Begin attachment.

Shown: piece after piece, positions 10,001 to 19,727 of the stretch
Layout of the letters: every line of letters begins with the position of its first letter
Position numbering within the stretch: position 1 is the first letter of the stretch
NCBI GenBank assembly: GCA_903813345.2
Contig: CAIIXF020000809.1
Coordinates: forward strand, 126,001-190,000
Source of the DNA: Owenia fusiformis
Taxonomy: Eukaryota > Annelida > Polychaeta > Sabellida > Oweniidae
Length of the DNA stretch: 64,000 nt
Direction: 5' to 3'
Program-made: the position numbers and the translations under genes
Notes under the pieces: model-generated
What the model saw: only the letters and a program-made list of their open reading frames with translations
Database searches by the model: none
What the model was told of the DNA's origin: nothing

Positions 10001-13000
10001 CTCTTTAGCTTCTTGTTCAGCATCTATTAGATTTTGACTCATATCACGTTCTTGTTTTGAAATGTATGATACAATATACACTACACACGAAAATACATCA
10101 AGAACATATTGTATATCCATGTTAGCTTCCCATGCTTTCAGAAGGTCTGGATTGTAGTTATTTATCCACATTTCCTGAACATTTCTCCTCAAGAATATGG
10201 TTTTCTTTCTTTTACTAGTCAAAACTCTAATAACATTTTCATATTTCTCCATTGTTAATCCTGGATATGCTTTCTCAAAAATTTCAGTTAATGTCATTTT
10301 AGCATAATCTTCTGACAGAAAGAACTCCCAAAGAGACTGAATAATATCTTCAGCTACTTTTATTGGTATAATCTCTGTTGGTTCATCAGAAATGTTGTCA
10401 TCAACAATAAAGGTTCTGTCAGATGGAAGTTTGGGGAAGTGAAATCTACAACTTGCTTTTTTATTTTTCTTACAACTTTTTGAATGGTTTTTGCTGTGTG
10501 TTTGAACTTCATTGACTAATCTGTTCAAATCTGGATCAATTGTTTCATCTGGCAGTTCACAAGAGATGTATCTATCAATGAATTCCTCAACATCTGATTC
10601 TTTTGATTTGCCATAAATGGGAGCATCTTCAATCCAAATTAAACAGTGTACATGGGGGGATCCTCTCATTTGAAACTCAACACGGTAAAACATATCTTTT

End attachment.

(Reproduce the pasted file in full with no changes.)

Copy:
Shown: piece after piece, positions 10,001 to 19,727 of the stretch
Layout of the letters: every line of letters begins with the position of its first letter
Position numbering within the stretch: position 1 is the first letter of the stretch
NCBI GenBank assembly: GCA_903813345.2
Contig: CAIIXF020000809.1
Coordinates: forward strand, 126,001-190,000
Source of the DNA: Owenia fusiformis
Taxonomy: Eukaryota > Annelida > Polychaeta > Sabellida > Oweniidae
Length of the DNA stretch: 64,000 nt
Direction: 5' to 3'
Program-made: the position numbers and the translations under genes
Notes under the pieces: model-generated
What the model saw: only the letters and a program-made list of their open reading frames with translations
Database searches by the model: none
What the model was told of the DNA's origin: nothing

Positions 10001-13000
10001 CTCTTTAGCTTCTTGTTCAGCATCTATTAGATTTTGACTCATATCACGTTCTTGTTTTGAAATGTATGATACAATATACACTACACACGAAAATACATCA
10101 AGAACATATTGTATATCCATGTTAGCTTCCCATGCTTTCAGAAGGTCTGGATTGTAGTTATTTATCCACATTTCCTGAACATTTCTCCTCAAGAATATGG
10201 TTTTCTTTCTTTTACTAGTCAAAACTCTAATAACATTTTCATATTTCTCCATTGTTAATCCTGGATATGCTTTCTCAAAAATTTCAGTTAATGTCATTTT
10301 AGCATAATCTTCTGACAGAAAGAACTCCCAAAGAGACTGAATAATATCTTCAGCTACTTTTATTGGTATAATCTCTGTTGGTTCATCAGAAATGTTGTCA
10401 TCAACAATAAAGGTTCTGTCAGATGGAAGTTTGGGGAAGTGAAATCTACAACTTGCTTTTTTATTTTTCTTACAACTTTTTGAATGGTTTTTGCTGTGTG
10501 TTTGAACTTCATTGACTAATCTGTTCAAATCTGGATCAATTGTTTCATCTGGCAGTTCACAAGAGATGTATCTATCAATGAATTCCTCAACATCTGATTC
10601 TTTTGATTTGCCATAAATGGGAGCATCTTCAATCCAAATTAAACAGTGTACATGGGGGGATCCTCTCATTTGAAACTCAACACGGTAAAACATATCTTTT